One of two Millennium Owls on plinths in front of Leeds Civic Hall. (Will Hawkes)

Confetti blows between my feet as I climb the steps at Leeds Town Hall. A wedding has just taken place, and the newlyweds are posing for a few quick family snaps, all smiles and easy laughter. I allow myself to wallow in a little reflected joy; on a sunny day, it seems to me, there can’t be many better places to have gotten married.

A sudden gust of wind brings me back to reality. I crane my neck upward, squinting toward the building’s magnificent square-domed tower, shielding my eyes from the sun.

Where are they? They should be right there, slap-bang in the middle of this part-classical, part-baroque 1850s structure. But I’m damned if I can see them.

Details: Leeds, England

Then I spot what I’m looking for. They’re a long way up, on the city’s crest, hiding behind a flagpole: three dark stone owls, one smaller than the other two, all of them standing bolt upright, gazing out across the Headrow, Leeds’s central thoroughfare.

Owls? Yes, owls. Where less imaginative cities have lions or bears or other fearsome creatures, Leeds has owls. They’re all over the place. As I wander around the elegant, compact city center, built on textile wealth during the Industrial Revolution, I spot them everywhere. They’re on civic buildings, hotels, tapestries. There are golden owls, bridge owls, owls on plinths, owls in shopping malls.

Few of them, though, have as good a view as those three on Town Hall, and it’ll be even better July 5. That’s when the Tour de France begins. As a banner on Town Hall proudly announces, the 2014 edition of France’s world-famous cycle race will start here in Leeds, an English city in the heart of what may well be the most English county of them all: Yorkshire.

A proud day for Leeds. But for the moment, at least, I’m interested in owls more than bicycles. That’s why I have an already-dog-eared copy of the Leeds Owl Trail map in my hand, to help me seek out other examples of the bird. The trail, created by artists Clifford Stead and Antonia Stowe, was launched in 2009 and is intended to educate locals and visitors alike about the city’s rich heritage.

Why this bird?

I start in City Square, a five-minute walk from Leeds Town Hall. It’s an impressive spot. Around me is a fascina­ting collection of British sculpture: There’s the horseback bronze Black Prince, all brooding intimidation; eight nymphs; and statues of local worthies, including Joseph Priestley, the Leeds native credited with discovering oxygen. There’s also the General Post Office, a handsome Victorian structure now occupied by apartments and bars. But I can’t see any owls — not at the moment, anyway.

I head off to Quebec Street, to my first stop, at a hotel called — understandably — Quebecs. Built in 1891, this used to be the Liberal Club, and there’s a gorgeous stained-glass window wrapped around the main staircase at the back.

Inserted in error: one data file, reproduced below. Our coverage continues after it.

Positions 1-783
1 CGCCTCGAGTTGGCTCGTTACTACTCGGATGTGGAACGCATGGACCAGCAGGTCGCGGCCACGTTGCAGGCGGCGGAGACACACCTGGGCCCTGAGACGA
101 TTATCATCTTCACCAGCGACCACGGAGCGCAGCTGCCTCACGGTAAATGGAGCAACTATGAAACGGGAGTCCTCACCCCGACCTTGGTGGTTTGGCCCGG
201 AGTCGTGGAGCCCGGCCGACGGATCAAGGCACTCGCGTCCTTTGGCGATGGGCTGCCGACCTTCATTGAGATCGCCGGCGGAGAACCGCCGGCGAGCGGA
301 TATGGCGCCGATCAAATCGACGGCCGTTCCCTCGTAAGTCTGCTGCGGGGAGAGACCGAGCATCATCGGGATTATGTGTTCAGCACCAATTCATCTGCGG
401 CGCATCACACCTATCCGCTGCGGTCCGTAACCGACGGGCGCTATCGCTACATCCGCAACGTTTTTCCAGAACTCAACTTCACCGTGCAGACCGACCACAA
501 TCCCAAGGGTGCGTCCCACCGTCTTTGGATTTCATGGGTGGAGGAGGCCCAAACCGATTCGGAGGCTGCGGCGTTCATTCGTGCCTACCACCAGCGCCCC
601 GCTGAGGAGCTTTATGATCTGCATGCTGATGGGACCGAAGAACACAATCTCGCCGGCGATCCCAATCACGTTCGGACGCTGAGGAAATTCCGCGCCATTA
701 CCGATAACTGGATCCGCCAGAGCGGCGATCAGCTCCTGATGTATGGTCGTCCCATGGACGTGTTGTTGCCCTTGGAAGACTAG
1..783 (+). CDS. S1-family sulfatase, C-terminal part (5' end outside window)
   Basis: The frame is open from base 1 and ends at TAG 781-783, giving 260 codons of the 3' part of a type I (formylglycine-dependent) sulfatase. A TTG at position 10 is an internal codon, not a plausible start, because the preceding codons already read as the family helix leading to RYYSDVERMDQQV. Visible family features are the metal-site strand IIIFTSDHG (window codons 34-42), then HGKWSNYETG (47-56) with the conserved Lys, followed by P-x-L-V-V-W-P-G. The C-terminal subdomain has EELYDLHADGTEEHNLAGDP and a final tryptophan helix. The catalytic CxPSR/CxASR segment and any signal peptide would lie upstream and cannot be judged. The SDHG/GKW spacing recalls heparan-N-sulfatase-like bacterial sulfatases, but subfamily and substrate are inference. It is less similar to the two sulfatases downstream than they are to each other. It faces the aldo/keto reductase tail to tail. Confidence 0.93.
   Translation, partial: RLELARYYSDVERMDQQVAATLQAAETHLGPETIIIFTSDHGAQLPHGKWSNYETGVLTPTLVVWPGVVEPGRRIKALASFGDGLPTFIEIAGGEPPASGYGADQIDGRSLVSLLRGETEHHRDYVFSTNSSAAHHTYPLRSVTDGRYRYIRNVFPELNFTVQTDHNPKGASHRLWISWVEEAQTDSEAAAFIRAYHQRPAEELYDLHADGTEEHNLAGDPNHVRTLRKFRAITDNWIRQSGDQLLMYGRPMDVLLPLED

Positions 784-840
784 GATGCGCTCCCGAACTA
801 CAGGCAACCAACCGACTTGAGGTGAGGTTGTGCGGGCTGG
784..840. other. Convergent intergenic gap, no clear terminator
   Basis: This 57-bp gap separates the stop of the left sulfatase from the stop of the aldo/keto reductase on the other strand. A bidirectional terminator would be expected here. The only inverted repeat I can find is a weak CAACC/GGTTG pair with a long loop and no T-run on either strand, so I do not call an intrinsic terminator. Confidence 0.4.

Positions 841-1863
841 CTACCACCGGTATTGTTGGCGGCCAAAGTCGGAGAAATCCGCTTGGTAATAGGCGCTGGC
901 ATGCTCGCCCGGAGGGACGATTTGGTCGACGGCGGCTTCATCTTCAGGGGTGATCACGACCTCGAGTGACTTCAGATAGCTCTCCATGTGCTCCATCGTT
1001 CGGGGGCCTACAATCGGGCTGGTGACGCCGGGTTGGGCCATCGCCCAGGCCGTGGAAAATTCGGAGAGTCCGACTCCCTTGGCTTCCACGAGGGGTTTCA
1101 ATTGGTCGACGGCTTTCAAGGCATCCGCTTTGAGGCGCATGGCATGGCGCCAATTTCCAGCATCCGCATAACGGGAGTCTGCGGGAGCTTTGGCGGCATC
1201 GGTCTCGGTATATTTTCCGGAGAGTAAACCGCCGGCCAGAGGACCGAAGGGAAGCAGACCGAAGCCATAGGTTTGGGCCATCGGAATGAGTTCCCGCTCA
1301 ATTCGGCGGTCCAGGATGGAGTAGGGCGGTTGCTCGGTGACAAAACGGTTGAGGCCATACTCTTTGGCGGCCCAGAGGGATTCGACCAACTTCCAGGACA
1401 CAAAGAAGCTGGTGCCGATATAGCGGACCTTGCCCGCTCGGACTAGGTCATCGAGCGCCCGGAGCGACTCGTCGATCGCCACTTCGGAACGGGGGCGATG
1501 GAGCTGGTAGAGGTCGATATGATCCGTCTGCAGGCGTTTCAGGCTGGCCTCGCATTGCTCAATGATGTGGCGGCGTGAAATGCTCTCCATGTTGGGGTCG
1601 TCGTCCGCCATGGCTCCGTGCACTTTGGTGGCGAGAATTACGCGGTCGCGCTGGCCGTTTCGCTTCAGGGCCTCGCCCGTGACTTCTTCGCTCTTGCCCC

At the heart of the window is a small white owl, again standing atop the city’s crest.

There’s an obvious question: How did the owl become such a symbol of Leeds? “It’s the Savile family coat of arms,” Stead tells me when I put it to him. The Saviles were Normans who were given vast tracts of Yorkshire, including Leeds, after William the Conqueror’s 1066 invasion of England. “Leeds adopted it. Why the Savile family had owls on their crest is not entirely clear.” It doesn’t seem to matter.

Not all the owls are Victorian. I wander up to Trinity Leeds, a shopping center that covers a large swath of the city core. Opened in 2013, this glass-roof consumerist palace houses two pieces of sculpture: “Equus Altus,” a 16-foot-tall, two-ton statue of a pack horse carrying wool, a nod to the city’s textile tradition, and, rather less prominently, an owl, perched high above the tumult, its golden wings spread as if ready to take flight.

At the Corn Exchange, a magnificent Victorian oval hall with a feel of the Roman Pantheon, the owls appear to hold up the domed roof. Two minutes away, at Kirkgate City Markets (where a cherished British department store, Marks & Spencer, was born; the company recently opened a new stall in the market to celebrate this fact), owls adorn the sturdy Corinthian columns.

Then there’s Leeds Bridge, where Frenchman Louis Le Prince shot the first moving images from a building over­looking the bridge. Le Prince later disappeared under suspicious circumstances, leaving behind those flickering images of horse-drawn traffic from 1888. On the building is a blue plaque, inevitably decorated with an owl, representing Leeds’s hugely influential Civic Trust, a nonprofit organization that works to protect the city’s architectural heritage. Its plaques can found on buildings all around town. There are also owls in the ironwork of the bridge, brown and white and altogether charming.

Many owls later, I’m standing in front of the Civic Hall, in Millennium Square, with perhaps the most impressive birds of the lot: four golden art deco owls (two on the hall, which was built in 1931-33, and two on plinths added in 2000). They’re a slightly amusing sight; were it another animal — an eagle, for example — they might seem sinister. But owls are not threatening beasts, unless you’re a mouse.

Good humor abounding

Owl hunting, it turns out, is hungry work, so I head for Whitelock’s Ale House, which claims to be the oldest pub in the city and squats in the shadow of Trinity Leeds and boasts another of those blue Civic Trust plaques. Inside, Whitelock’s is a feast for the senses, with its tiled bar, etched mirrors celebrating long-gone breweries, dark wood and gentle murmur of contentment.

It’s full, but not uncomfortably so, and I find a seat and a small table. Like all the best pubs, it offers plenty of human entertainment. With a pint of locally brewed, gently bitter Kirkstall Pale Ale and a steak pie in front of me, I watch an elderly gentleman — complete with tweed jacket and flamboyant moustache — make his way slowly toward the stairs that lead up to the toilets. He pauses when he reaches them to allow another, more sprightly, customer to go first. “Cheers, our kid!” this customer, approximately 50 years his junior, thanks him.